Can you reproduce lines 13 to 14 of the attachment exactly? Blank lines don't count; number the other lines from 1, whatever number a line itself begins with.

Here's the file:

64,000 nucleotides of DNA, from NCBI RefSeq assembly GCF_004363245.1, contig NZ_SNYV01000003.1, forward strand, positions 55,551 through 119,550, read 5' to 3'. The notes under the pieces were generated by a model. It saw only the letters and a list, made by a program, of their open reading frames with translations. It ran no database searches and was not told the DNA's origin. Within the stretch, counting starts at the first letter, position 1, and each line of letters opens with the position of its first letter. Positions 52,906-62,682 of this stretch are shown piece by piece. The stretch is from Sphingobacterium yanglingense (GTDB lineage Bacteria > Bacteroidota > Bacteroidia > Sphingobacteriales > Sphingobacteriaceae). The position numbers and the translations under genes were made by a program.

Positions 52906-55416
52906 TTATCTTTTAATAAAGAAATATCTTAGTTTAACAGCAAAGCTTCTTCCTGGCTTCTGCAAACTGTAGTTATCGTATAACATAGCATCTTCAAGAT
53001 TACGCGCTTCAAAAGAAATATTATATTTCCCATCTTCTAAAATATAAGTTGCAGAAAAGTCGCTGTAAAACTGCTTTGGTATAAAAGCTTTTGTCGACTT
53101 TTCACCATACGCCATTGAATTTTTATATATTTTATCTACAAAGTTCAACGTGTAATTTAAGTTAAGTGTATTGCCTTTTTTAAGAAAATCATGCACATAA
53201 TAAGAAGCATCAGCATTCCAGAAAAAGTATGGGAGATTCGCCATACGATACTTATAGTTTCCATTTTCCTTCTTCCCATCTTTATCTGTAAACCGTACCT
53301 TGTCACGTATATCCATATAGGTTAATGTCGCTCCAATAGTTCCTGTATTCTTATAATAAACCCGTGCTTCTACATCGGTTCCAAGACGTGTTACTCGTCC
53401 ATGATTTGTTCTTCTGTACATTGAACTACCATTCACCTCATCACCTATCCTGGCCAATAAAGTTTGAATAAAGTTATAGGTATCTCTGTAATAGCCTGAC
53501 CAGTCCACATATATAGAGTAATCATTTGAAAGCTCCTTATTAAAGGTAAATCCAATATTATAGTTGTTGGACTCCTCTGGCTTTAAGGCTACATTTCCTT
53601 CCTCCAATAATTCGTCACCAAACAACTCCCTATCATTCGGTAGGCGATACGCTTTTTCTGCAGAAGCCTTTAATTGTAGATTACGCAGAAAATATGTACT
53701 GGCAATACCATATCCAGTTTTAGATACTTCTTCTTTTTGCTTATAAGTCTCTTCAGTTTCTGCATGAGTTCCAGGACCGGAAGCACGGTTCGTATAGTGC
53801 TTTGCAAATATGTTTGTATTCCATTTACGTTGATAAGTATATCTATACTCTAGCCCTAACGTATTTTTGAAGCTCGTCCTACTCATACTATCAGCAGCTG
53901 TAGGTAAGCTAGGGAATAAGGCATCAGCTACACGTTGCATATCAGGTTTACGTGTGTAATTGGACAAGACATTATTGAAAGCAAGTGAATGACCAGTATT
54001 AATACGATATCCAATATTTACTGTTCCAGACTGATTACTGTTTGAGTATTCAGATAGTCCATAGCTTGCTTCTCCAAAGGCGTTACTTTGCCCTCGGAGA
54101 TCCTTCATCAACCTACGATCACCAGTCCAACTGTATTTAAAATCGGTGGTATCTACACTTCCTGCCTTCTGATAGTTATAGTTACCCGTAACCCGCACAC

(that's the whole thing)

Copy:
53901 TAGGTAAGCTAGGGAATAAGGCATCAGCTACACGTTGCATATCAGGTTTACGTGTGTAATTGGACAAGACATTATTGAAAGCAAGTGAATGACCAGTATT
54001 AATACGATATCCAATATTTACTGTTCCAGACTGATTACTGTTTGAGTATTCAGATAGTCCATAGCTTGCTTCTCCAAAGGCGTTACTTTGCCCTCGGAGA